Despite the numerous benefits, Schneider also acknowledged the challenges associated with implementing electric construction machines. One of the main challenges is the high upfront costs, as electric machines can carry a higher price tag compared to diesel machines. Smaller construction companies with tighter budgets may not be able to afford to add electric construction machines to their fleets. Additionally, a lack of charging infrastructure and the limited battery life of electric machines can also pose significant hurdles. Widespread use of electric construction equipment relies heavily on the development of a robust charging infrastructure on construction sites.

Battery life and capacity are also potential challenges, especially for larger electric construction machines with demanding power requirements. Large excavators, for example, might require massive batteries to operate for a full workday, impacting both the cost and overall size of the equipment. Battery life cycles and replacement costs are concerns, especially with the growing need to meet warranty conditions for batteries. This is more challenging compared to the on-highway market because there isn't enough data from off-highway use. Schneider emphasized the need for further technological advancements and investment in infrastructure to overcome these challenges.

Impact on the Construction Industry

Schneider's presentation depicted electric construction equipment as a potential catalyst for change within the construction industry. However, he explained that the success of this transition to electric construction machinery requires a collaborative effort to address any challenges. To overcome the higher upfront costs, if the economic incentive is lacking, the industry might need government subsidies, manufacturer incentives, or innovative financing options to help evolve the technology and be cost competitive with larger volumes. Building a robust charging infrastructure on construction sites is crucial, especially for remote locations. Collaboration with battery manufacturers is essential to develop more powerful and longer-lasting batteries that can handle demanding construction work. There's also a need to educate construction companies about the long-term benefits of electric machinery, highlighting potential cost savings, environmental impact, and performance improvements. Finally, pilot programs testing electric machinery in real-world settings can provide valuable data to optimize these machines for the construction industry. By addressing these challenges, the industry can pave the way for a successful transition to electric construction equipment.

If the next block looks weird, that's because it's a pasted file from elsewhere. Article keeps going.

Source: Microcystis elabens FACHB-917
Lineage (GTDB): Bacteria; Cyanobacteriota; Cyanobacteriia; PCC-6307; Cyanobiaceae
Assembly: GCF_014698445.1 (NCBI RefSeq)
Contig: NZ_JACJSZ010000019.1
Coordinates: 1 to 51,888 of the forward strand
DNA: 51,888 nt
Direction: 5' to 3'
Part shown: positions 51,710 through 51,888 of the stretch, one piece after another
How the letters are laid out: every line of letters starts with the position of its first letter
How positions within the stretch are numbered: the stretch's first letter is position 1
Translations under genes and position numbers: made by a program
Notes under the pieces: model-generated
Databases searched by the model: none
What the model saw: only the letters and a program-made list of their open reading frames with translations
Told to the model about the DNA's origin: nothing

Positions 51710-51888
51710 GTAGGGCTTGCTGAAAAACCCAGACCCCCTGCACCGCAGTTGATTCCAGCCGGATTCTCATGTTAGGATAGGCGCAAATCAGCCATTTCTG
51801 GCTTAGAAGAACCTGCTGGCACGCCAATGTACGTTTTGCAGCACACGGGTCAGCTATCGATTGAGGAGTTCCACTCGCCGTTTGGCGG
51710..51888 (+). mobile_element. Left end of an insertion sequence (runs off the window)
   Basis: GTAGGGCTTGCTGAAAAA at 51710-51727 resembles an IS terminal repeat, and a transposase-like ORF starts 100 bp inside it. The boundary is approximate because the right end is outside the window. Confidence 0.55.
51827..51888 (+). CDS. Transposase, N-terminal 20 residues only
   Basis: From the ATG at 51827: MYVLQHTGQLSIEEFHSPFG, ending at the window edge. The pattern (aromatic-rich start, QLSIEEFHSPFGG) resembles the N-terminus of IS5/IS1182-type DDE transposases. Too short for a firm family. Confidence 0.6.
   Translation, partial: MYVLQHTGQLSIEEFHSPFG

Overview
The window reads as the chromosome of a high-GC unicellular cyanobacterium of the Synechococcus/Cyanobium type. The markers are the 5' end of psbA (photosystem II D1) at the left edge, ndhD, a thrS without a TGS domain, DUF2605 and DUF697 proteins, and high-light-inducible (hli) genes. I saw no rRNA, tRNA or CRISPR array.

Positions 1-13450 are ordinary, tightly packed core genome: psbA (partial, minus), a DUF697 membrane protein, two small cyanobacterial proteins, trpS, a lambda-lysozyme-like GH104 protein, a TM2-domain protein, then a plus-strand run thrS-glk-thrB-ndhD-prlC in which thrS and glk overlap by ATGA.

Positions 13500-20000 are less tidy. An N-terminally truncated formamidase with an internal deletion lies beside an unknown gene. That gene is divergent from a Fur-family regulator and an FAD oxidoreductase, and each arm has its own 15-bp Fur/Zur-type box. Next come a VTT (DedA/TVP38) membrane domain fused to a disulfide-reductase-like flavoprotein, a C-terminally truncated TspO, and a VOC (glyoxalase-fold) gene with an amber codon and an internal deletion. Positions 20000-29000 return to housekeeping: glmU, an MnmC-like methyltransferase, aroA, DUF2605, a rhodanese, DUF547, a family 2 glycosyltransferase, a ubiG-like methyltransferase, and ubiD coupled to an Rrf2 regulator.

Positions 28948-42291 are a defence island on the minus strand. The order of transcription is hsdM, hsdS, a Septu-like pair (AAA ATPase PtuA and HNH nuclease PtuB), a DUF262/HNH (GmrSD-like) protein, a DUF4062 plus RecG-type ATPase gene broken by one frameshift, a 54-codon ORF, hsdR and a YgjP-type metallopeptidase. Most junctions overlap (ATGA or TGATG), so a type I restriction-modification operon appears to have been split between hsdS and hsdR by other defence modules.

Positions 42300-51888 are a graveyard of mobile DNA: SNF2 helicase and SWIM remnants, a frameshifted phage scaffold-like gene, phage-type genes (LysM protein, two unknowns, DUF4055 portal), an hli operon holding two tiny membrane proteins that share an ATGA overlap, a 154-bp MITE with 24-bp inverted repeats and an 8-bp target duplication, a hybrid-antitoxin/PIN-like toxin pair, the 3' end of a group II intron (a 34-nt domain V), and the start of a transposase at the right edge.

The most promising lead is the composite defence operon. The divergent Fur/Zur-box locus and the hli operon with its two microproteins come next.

Stefan Schneider's presentation at the Future of Electrification 2024 conference offered a bright vision for electric construction machines. These machines offer a clear path towards a cleaner environment, with zero emissions significantly reducing the industry's carbon footprint. The benefits extend beyond just the environment, with electric construction machines offering quieter operation, improved efficiency, and potentially lower long-term costs.

However, the transition won't be without its challenges. High upfront costs and the need for a robust charging infrastructure require solutions through government incentives, manufacturer innovation, and industry collaboration. Advancements in battery technology are also crucial to address concerns about range and capacity for larger machines. Schneider explained that the successful adoption of electric construction machines hinges on a multi-pronged approach. By overcoming these challenges, the construction industry can embrace a cleaner, quieter, and more efficient future powered by electricity.